The Sierpinski gasket matrix is defined recursively as:

 S0=(1)
 Sk+1=(Sk0SkSk)

In all of the following let , and let be the Sierpinski gasket matrix. First we need a fact about :

###### Proposition 2

For every the determinant of the Sierpinski gasket matrix is . In particular the rows in are linearly independent.

###### Proof

The determinant of an augmented matrix is given by the formula:

 det(Sk+1)=det(Sk0SkSk)=det(Sk)det(Sk)=1

###### Theorem 4.1

For every , any cancellation-free circuit that computes the Sierpinski gasket matrix has size at least .

###### Proof

The proof is by induction on . For the base case, look at the matrix . This clearly needs at least gate.

Suppose the statement is true for some , now look at the matrix . Denote the output gates and the inputs . Partition the gates of into three disjoint sets, and defined as follows:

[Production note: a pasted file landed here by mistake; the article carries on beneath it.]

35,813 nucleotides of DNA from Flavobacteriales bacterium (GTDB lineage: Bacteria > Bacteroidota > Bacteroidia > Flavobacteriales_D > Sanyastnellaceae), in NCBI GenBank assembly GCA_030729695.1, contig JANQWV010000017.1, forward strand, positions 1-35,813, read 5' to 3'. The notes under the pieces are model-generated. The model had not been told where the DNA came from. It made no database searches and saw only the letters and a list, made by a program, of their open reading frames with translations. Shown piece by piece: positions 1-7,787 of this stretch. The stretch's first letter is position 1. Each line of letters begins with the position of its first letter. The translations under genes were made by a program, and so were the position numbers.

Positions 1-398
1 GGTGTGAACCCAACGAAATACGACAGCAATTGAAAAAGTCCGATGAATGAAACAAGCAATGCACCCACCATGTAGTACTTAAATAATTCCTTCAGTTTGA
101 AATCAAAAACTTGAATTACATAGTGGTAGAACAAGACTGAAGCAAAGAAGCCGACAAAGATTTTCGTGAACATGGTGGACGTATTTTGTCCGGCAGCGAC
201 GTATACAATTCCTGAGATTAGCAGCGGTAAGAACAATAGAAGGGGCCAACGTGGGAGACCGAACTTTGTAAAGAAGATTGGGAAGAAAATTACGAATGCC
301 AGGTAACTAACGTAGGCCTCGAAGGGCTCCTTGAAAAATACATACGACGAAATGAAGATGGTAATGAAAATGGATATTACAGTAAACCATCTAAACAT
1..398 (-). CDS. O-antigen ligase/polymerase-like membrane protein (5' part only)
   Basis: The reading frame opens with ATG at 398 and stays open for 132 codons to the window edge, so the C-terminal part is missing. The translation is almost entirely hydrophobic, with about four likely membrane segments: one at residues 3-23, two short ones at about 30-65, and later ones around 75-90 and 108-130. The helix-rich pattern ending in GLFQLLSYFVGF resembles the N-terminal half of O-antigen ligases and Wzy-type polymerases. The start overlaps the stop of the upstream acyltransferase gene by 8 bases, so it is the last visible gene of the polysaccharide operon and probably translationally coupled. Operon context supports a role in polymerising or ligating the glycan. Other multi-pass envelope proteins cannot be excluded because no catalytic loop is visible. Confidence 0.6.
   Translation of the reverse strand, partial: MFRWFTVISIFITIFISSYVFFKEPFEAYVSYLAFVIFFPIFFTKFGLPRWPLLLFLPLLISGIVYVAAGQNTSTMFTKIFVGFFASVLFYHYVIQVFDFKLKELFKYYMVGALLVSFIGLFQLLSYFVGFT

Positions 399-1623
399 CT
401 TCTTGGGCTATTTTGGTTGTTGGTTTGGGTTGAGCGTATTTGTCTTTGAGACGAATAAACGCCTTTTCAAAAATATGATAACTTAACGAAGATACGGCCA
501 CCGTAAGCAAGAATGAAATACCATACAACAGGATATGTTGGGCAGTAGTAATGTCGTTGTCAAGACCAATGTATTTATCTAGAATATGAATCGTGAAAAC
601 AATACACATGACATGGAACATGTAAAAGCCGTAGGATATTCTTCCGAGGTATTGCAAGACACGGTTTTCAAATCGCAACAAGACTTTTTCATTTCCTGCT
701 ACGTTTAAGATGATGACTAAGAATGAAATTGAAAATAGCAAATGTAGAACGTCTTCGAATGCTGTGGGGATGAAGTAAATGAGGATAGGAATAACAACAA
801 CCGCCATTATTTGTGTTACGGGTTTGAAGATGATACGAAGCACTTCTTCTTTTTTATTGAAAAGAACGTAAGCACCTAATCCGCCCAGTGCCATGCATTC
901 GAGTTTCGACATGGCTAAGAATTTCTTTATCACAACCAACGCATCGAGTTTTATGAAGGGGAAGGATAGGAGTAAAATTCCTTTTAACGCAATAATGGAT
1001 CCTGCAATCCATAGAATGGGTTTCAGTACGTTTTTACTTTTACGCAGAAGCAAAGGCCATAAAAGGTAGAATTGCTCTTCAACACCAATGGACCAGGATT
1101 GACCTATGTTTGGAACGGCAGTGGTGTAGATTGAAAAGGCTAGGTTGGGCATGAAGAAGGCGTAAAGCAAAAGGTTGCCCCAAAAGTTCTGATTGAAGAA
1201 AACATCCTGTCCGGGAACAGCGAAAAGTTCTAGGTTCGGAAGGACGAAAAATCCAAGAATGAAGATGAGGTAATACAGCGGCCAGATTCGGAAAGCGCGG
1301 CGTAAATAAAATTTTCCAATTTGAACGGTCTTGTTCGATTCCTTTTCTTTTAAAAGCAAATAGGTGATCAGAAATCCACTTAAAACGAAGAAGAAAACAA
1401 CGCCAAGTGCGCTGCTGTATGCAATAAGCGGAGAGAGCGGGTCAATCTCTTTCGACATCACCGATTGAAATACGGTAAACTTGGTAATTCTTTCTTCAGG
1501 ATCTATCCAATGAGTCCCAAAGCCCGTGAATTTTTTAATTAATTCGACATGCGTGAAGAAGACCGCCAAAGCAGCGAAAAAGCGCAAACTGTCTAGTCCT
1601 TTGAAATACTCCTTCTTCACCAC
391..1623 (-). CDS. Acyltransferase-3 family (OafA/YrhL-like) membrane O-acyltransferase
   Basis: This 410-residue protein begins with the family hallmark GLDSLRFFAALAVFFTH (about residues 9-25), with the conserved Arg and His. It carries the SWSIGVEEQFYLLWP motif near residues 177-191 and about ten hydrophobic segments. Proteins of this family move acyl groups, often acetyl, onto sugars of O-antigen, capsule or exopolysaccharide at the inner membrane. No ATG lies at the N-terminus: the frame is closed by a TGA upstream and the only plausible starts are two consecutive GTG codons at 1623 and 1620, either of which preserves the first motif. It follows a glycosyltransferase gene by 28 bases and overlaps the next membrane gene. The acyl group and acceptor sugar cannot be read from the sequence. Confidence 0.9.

• : The gates having only inputs from and . Equivalently the gates not reachable from inputs .

• : The gates in that are not eliminated when inputs are set to .

• : . That is, the gates in that do become eliminated when inputs is set to .

Obviously . We will now give lower bounds on the sizes of , , and .

### C1:

Since the circuit is cancellation-free, the outputs and all their predecessors are in . By the induction hypothesis, .

### C2:

Since the gates in are note eliminated when , they compute on the inputs . By the induction hypothesis .

### C3:

The goal is to prove that this set has size at least . Let be the set of arcs from to . We first prove that

 |C3|≥|δ(C1)| (1)

By definition, all gates in attain the value when are set to . Let be arbitrary. Since , becomes eliminated, so . Every can only have one child in , since no gate in can have two children in . So .